February 27, 2010

Chile Earthquake

( Source from AFP )
A massive 8.8-magnitude earthquake has struck central Chile, shaking the capital for a minute-and-a-half and setting off a tsunami, which triggered international alerts.
Buildings collapsed and phone lines and electricity were down, making the extent of the damage difficult to determine.
At least 16 people were killed when the earthquake struck, Chilean President Michelle Bachelet announced.
"We have had a huge earthquake," Bachelet said, speaking from an emergency response centre in an appeal for Chileans to remain calm.
"We're doing everything we can with all the forces we have. Any information we will share immediately."
Bachelet said early reports were that six people had been killed, and "without a doubt, with an earthquake of this magnitude, there will be more deaths".
She urged people to avoid travelling in the dark, since traffic lights are down, to avoid causing more fatalities.
The quake hit at 3:34am (1734 AEDT) and was centred 325 kilometres southwest of the capital, Santiago, at a depth of 35 kilometres the US Geological Survey reported.
The epicentre was just 115 kilometres from Concepcion, Chile's second-largest city, where more than 200,000 people live along the Bio Bio river, and 60 miles from the ski town of Chillan, a gateway to Andean ski resorts that was destroyed in a 1939 earthquake.
An Associated Press Television News cameraman said some buildings have collapsed in Santiago, where power was out in parts of the city.
An important church was among the buildings that came down in the central city of Providencia, where window glass shattered into the streets and people ran from multistorey buildings, according to TV Chile.
The Pacific Tsunami Warning Centre issued a warning for Chile and Peru, and a less-urgent tsunami watch for Ecuador, Colombia, Panama and Costa Rica.
It said a tsunami could also hit Hawaii later in the day.
"Sea level readings indicate a tsunami was generated. It may have been destructive along coasts near the earthquake epicentre and could also be a threat to more distant coasts," the centre said.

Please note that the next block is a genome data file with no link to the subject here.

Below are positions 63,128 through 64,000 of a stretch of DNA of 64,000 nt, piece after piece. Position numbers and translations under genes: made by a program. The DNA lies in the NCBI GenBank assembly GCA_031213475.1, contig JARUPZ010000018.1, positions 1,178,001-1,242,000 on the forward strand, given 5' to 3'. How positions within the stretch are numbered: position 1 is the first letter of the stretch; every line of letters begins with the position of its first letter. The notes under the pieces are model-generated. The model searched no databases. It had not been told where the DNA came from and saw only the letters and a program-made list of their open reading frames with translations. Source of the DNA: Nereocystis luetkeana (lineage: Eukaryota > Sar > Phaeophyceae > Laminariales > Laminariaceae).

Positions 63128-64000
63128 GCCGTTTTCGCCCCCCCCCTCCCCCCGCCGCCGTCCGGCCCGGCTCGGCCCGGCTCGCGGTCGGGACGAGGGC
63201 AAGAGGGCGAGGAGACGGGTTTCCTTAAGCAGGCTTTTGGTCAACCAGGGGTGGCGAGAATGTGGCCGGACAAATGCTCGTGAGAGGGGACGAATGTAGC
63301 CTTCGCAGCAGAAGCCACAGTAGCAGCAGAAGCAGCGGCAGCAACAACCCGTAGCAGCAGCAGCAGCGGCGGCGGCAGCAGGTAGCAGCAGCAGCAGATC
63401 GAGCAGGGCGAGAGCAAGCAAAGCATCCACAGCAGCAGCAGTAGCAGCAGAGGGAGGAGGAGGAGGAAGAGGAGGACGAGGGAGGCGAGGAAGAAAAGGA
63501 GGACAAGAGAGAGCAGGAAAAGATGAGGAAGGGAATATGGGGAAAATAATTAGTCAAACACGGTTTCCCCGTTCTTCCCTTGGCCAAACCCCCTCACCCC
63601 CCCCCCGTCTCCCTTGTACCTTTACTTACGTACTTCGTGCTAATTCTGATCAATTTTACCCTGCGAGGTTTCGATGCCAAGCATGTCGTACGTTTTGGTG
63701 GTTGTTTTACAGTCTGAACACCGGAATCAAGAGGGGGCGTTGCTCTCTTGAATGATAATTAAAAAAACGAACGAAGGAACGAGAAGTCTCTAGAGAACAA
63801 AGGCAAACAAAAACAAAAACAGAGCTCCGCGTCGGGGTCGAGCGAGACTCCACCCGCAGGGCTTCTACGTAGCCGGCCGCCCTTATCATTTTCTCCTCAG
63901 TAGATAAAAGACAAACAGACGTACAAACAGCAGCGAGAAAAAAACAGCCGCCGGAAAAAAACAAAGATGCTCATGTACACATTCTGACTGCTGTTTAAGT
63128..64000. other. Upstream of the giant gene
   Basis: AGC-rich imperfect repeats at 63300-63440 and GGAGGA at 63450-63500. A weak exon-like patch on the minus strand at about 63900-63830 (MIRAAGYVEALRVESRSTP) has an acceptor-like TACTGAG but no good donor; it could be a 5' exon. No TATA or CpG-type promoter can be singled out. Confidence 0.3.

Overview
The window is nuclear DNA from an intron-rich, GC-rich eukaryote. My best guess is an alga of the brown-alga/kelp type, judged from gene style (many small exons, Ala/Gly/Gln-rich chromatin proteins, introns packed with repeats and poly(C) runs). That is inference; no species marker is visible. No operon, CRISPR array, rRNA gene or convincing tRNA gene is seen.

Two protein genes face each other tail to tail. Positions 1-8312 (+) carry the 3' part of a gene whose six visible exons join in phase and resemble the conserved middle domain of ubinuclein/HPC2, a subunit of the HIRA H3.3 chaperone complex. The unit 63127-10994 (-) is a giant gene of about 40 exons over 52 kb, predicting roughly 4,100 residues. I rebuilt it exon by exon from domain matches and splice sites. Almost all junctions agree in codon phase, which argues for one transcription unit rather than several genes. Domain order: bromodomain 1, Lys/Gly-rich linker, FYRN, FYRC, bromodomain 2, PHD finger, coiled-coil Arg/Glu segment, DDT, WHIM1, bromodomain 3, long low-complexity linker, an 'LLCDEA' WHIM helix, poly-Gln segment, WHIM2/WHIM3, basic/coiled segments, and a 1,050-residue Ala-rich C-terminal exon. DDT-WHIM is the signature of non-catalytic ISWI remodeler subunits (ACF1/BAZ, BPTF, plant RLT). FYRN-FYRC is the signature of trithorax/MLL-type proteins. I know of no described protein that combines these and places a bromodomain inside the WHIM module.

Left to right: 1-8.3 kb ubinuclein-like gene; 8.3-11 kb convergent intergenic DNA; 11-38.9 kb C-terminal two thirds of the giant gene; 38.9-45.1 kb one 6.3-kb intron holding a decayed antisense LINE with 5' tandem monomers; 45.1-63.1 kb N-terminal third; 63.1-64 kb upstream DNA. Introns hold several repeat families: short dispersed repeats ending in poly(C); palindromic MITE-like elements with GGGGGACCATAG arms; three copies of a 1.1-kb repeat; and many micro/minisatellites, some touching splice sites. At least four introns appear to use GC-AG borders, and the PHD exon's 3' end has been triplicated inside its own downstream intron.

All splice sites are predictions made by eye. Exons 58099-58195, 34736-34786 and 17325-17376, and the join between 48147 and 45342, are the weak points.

The US west coast tsunami warning centre said it did not expect a tsunami along the west of the US or Canada but was continuing to monitor the situation.
Australia is also on tsunami watch, with the Bureau of Meteorology (BoM) warning of a potential threat to NSW, Queensland, Lord Howe Island and Norfolk Island.
"Tsunami waves have been observed on the coast of Chile that may threaten Australia," it said in a statement.
Japan's meteorological agency also warned of a tsunami risk across large areas of the Pacific as US geologists said the risk extended as far as the Antarctic.
"There is a possibility that tsunami will widely occur in the Pacific Ocean," an official for the Japanese agency said.
"We are now checking if tsunami may hit Japanese coastal areas."
The largest earthquake ever recorded struck the same area of Chile on May 22, 1960.
The magnitude-9.5 quake killed 1,655 people and left two million homeless. The tsunami that it caused killed people in Hawaii, Japan and the Philippines and caused damage to the West Coast of the United States.

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